Is crying a good therapy when you are stressed out?
At times when we are stressed out, we didn’t make a way out to relieve the stress. So we always chose “crying out loud” to alleviate the stress. So does science back up this “Magic formula of crying”?
Recently, scientists and authors were at harsh disagreement over the point of crying. In King Henry VI, Shakespeare wrote, “to weep is to make less the depth of grief”, and the American writer Lemony Snicket said “unless you have been very, very lucky, you know that a good, long session of weeping can often make you feel better, even if your circumstances have not changed one bit”.
After analyzing some views of authors and scientists we come to know that there exists some reality in crying to change your mood from stressed out to relieved person. Crying is a complex physiological response to some kind of emotional stimulus. The most well-known feature is of course the shedding of tears. But it also comprises of changes in facial expressions and breathing patterns. For instance, “Sobbing” refers to the rapid inhalation and exhalation that so often accompanies crying.
But if we look at from a scientific perspective, the story seems different; crying is different from the production of tears in response to a chemical irritant, like when you accidentally rub your eyes after eating spicy foods. Minnesota psychiatrist William H Frey II discovered that tears came out by sad movies had more protein in them than those that brought on in response to some freshly chopped onions.
However, you must know that adult crying is not really all that different from the sort that babies do, when it comes to its social nature. In other words, it’s a different sides of a same page, weeping is a literal cry for attention, babies always cry when they need something or call for attention of parents and loved ones. Similarly adults weep, when they feel solitude and need support and help from their friends. It’s a way of communicating our inner emotional state when we may not be able to fully express it. While many researchers found that adults often cry when they are completely alone, another possibility is that crying might serve as a means of “secondary appraisal”.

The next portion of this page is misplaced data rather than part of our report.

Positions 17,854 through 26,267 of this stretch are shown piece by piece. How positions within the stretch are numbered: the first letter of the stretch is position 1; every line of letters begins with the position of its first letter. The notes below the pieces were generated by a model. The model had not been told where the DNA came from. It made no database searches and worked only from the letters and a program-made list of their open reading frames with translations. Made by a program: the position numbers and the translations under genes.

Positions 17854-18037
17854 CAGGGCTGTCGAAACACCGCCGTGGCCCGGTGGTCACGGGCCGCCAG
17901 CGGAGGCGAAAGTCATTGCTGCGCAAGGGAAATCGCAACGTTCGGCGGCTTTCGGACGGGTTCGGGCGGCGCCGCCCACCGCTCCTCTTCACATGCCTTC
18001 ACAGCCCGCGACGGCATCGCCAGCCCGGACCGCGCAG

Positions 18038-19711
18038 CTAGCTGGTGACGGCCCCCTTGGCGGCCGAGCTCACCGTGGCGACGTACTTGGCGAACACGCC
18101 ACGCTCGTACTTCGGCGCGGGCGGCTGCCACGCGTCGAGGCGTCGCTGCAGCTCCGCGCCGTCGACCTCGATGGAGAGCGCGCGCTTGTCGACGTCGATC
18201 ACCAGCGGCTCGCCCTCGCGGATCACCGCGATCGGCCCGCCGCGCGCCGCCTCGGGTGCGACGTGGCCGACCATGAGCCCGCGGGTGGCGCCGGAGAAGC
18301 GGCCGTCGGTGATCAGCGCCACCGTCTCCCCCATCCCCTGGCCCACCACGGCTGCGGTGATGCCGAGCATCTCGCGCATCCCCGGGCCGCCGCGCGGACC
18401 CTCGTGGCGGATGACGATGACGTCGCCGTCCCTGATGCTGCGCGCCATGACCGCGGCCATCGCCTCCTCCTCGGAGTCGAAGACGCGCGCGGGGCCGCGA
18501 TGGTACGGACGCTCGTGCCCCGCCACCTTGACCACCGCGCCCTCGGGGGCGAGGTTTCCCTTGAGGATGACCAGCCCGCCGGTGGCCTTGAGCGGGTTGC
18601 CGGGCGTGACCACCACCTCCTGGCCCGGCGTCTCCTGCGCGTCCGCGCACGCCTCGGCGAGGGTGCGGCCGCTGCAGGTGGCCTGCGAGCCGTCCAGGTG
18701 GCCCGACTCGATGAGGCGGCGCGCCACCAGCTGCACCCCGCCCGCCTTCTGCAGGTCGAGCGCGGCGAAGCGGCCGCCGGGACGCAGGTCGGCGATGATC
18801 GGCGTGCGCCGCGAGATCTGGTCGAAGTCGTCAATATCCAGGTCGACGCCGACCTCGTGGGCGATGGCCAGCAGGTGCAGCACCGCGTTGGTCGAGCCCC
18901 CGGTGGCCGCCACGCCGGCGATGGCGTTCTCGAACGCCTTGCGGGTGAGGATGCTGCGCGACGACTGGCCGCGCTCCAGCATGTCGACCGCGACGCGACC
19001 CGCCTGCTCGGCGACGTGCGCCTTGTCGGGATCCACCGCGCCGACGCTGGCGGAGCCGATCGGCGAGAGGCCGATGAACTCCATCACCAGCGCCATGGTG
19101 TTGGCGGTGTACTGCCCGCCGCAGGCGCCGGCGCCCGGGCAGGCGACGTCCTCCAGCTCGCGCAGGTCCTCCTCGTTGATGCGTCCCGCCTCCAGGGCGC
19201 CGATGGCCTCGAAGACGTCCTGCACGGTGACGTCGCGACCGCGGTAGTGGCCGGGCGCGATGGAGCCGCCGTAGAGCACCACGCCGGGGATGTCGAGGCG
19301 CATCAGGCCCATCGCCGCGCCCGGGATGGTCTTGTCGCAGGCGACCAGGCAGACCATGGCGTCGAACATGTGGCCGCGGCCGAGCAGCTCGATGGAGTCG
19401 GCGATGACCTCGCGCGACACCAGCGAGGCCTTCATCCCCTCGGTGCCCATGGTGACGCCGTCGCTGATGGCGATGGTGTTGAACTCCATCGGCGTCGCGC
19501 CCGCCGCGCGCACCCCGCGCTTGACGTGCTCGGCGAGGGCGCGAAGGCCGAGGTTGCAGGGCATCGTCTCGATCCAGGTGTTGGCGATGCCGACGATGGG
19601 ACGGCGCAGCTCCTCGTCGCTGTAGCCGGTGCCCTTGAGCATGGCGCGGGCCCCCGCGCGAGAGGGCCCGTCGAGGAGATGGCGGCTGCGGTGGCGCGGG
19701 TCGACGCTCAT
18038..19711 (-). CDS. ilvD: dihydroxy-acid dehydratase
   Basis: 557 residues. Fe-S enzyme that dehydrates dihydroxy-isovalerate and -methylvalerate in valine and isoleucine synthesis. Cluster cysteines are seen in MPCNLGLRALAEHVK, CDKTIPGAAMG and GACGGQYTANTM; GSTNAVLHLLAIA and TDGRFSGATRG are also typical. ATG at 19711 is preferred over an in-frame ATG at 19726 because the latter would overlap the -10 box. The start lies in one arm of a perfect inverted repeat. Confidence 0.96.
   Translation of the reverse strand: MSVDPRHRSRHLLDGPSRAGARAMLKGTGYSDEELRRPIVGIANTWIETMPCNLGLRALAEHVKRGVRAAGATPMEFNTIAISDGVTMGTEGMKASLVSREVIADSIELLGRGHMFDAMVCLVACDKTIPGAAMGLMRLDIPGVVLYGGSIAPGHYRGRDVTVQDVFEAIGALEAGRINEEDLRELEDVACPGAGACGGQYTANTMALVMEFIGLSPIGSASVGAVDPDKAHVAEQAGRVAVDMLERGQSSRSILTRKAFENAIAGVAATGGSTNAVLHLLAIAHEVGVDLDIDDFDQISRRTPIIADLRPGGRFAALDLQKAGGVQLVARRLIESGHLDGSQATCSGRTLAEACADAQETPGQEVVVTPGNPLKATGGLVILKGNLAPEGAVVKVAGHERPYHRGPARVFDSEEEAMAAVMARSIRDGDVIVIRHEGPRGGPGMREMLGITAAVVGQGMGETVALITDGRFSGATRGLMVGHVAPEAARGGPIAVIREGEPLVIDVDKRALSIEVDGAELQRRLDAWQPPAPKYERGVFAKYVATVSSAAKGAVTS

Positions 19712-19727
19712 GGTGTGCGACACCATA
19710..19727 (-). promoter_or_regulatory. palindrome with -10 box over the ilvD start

And then finally there comes a notion of catharsis, crying provides relief from emotionally stressful situations. To ensure the idea we can set out with the words of Shakespeare, but with the Roman poet Ovid, who wrote: “It is a relief to weep; grief is satisfied and carried off by tears.” The Greek philosopher Aristotle also wrote that crying “cleanses the mind”. In a 1986 study of popular US magazines and newspapers, one psychologist found that 94% of articles about crying recommended that it helped to ease psychological tension.
In some studies, the results are quite different, some reported no change after a crying session, and some even said that they felt worse afterwards, they also found that some people feel less resolved than if they cried alone or with a single close friend.
The idea of having “a good cry” seems the right kind of social support to be effective. It means in the end, adults might just cry for much the same reason as human infants, to ask for help from their friends and family.